The invention comprises a combination of hollow needles respectively blowing air through a single bore to achieve material separation while reducing the deteriorating effect normally caused by gripping elements.

BRIEF DESCRIPTION OF THE DRAWINGS

In the annexed drawings, given by way of non-limiting example, one embodiment of the invention is illustrated in which:

FIG. 1 shows the apparatus in elevation and in cross-section while in its rest position;

FIG. 2 is a profile view of the apparatus of FIG. 1;

FIG. 3 shows the hollow needles engaged in material at a moment when the material is being raised;

FIG. 4 is a planar schematic view of an example of a series of the apparatus in use for the automated assembly of two pieces of material;

FIG. 5 shows, in elevation, two pieces of material positioned automatically in an assembler machine; and

FIG. 6 is a planar view of FIG. 5.

DETAILED DESCRIPTION OF THE DRAWINGS

The apparatus comprises first and second containers 1 and 2, respectively (see FIGS. 1, 2 and 3). The containers position the needles 3 and 4, which are blocked by screws 5 and 6, respectively, at their upper ends.

An adjustment screw 7 adjustably connects container 1 to container 2. This screw is adjustable during penetration of the needles into the material and makes it possible to select one or more layers of material and separate them from a pile of material layers.

Container 2 comprises first and second passages 9 and 10 which are positioned as part of the arc of a circle or obliquely and which serve to guide the needles, which are adapted to project symmetrically in opposite directions while they penetrate into material, as long as pressure is exerted on container 1, which is moved closer to container 2.

The material surfaces are adhered by the pressure which they exert against each other.

Such adherence is aggravated or increased by the static effects.

Resistance is eliminated by the use of hollow needles 3 and 4 which make it possible to blow atmospheric air into an empty space; this air is preferably pressurized.

Needles 3 and 4 pass through the layer of material 11 and project air into empty space 12, which air is dispersed from points 16, which permits separation of layer 11 from pieces 13, 14 and 15.

The crossing point 8 of the needles, which intersect obliquely within the material, causes gripping of material to occur very close to the layer 11 to be raised; accordingly, gripping will be perfect even if the material is elastic or soft, because according to FIG. 3, the approach represented by extensions 9' and 10', to which the material must be subjected to remove it, is maximal. The crossing point 8 of the needles also comprises the bore through which they extend, as best seen in FIG. 3. This bore is located at the intersection of passageways 9 and 10.

The selector needle is utilizable in series and makes it possible to completely automate handling of the material.

FIG. 4 illustrates two pieces of material which are cut into shaped portions 20 and 21, and which are to be assembled. Lines of needles 22, 24, 26, 28, 30, 32, and 34, and 23, 25, 27, 29, 31, 33, and 35, respectively, are positioned along the borders of the pieces. Material layers 20 and 21 are all gathered in automatic fashion.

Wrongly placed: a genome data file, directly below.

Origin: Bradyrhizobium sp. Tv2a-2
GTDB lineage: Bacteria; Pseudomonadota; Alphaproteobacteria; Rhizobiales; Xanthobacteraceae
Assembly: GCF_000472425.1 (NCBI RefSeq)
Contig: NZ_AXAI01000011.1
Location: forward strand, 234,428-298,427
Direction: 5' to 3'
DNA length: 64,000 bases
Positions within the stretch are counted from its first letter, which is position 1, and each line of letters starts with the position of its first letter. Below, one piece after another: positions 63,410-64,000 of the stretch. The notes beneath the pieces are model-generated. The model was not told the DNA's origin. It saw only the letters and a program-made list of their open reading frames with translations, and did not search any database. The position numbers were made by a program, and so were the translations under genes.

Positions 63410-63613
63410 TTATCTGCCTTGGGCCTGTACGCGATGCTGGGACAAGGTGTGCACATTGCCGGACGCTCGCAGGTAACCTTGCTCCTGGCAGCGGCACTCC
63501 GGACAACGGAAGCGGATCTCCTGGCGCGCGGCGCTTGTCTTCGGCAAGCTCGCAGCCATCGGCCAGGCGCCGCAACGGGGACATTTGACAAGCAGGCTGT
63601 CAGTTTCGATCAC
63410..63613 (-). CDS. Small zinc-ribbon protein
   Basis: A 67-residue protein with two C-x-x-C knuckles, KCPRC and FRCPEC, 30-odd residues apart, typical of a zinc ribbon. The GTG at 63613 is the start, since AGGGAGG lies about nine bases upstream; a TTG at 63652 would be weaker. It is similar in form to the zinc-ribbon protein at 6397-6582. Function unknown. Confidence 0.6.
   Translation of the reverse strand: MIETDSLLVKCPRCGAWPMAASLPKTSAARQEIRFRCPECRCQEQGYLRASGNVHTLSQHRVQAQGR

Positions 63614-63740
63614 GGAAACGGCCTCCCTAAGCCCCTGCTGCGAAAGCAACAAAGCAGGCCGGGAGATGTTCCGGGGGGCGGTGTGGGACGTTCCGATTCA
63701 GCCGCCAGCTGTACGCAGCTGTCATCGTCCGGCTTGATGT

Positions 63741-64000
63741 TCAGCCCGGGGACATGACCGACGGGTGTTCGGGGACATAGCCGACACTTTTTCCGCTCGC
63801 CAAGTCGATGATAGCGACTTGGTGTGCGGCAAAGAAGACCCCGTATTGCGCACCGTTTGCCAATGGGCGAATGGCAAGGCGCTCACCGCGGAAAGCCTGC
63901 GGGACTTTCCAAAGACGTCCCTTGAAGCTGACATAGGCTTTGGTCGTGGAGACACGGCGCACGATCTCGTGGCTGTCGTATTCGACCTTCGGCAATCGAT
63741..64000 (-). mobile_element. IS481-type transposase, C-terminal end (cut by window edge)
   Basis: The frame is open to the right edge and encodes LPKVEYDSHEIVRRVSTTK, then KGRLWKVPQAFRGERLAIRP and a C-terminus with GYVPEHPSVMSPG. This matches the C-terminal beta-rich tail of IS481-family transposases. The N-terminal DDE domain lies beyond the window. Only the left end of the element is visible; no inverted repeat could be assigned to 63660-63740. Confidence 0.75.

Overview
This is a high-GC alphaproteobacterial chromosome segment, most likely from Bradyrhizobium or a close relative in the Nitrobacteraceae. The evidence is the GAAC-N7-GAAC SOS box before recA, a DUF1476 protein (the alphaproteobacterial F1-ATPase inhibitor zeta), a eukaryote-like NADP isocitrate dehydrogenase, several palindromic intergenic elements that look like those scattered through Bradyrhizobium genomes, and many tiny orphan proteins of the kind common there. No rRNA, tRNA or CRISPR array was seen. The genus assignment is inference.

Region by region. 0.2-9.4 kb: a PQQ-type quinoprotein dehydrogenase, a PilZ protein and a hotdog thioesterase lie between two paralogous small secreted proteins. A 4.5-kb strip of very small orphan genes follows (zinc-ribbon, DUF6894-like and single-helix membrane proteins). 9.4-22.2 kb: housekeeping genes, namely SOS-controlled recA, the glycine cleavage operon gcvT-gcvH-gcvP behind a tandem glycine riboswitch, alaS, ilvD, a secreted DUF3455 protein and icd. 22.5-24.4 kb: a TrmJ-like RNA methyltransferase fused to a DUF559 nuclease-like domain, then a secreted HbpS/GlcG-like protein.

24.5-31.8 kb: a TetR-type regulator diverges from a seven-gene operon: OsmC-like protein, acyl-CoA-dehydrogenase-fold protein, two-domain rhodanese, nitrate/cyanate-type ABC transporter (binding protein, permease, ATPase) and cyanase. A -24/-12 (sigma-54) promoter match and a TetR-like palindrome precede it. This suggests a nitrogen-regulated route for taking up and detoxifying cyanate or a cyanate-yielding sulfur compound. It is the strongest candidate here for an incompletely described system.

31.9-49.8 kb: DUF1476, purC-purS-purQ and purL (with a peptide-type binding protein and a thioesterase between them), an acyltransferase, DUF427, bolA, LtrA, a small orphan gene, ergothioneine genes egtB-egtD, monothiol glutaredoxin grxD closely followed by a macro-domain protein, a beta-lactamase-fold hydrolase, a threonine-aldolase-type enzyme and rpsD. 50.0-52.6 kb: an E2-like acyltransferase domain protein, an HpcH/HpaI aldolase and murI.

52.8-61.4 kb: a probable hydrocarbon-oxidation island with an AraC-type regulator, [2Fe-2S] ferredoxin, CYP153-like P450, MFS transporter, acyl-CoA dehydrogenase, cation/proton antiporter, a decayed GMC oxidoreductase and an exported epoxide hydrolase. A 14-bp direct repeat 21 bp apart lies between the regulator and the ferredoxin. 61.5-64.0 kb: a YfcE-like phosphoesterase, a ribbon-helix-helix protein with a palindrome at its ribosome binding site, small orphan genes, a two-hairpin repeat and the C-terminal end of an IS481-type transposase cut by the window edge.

These apparatus lines are conventionally used to guide and present materials 20 and 21 to assembly machine 36 (See FIG. 5).

FIG. 6 is a planar view which shows the formation of curves in the material during passage through the assembly machine.

Patent Citations
Cited PatentFiling datePublication dateApplicantTitle
US3583698 *Nov 6, 1969Jun 8, 1971Cluett Peabody & Co IncPly separating module
US3588091 *Nov 8, 1968Jun 28, 1971Stone Mfg CoApparatus and method for picking up and transporting cloth pieces from a stack
US3595562 *May 13, 1969Jul 27, 1971Oldroyd DavidDevice for picking up pieces of sheet material from a stack of pieces
US3744788 *May 5, 1971Jul 10, 1973Masson Scott Thrissell Eng LtdRecord feeding apparatus
Referenced by
Citing PatentFiling datePublication dateApplicantTitle
US4526363 *Mar 2, 1983Jul 2, 1985SapivogGripper for textile cloth or the like
US4687241 *Dec 20, 1985Aug 18, 1987Polytex AgGripper head
US4690393 *Oct 10, 1985Sep 1, 1987Chesebrough-Pond's, Inc.Apparatus for separating stacks of cloth
US4775135 *Sep 19, 1986Oct 4, 1988Trumpf Gmbh & Co.Apparatus and method for clamping and positioning workpiece in machine tools
US4955656 *Apr 17, 1989Sep 11, 1990Tex-Matic ApsGripping device for nappy materials
US6309001 *Feb 29, 2000Oct 30, 2001Abb Flexible Automation, Inc.Article piercing end effector
US7032899Aug 8, 2003Apr 25, 2006Silverbrook Research Pty LtdPrint media feed alignment mechanism
US7243916Nov 8, 2004Jul 17, 2007Silverbrook Research Pty LtdApparatus for feeding sheets of media from a stack
US7431281 *Jan 24, 2002Oct 7, 2008Silverbrook Research Pty LtdMethod of separating a sheet of print media from a stack of sheets
US7533877Jun 5, 2007May 19, 2009Silverbrook Research Pty LtdHigh speed printer with gas-operated sheet feeding
US7874556Apr 14, 2009Jan 25, 2011Silverbrook Research Pty LtdPrinter with reversible air flow sheet picker
Classifications
U.S. Classification271/18.3, 271/97, 294/61, 414/908, 294/100
International ClassificationB65H3/22, B65H3/48
Cooperative ClassificationY10S414/121, B65H3/48, B65H3/22
European ClassificationB65H3/22, B65H3/48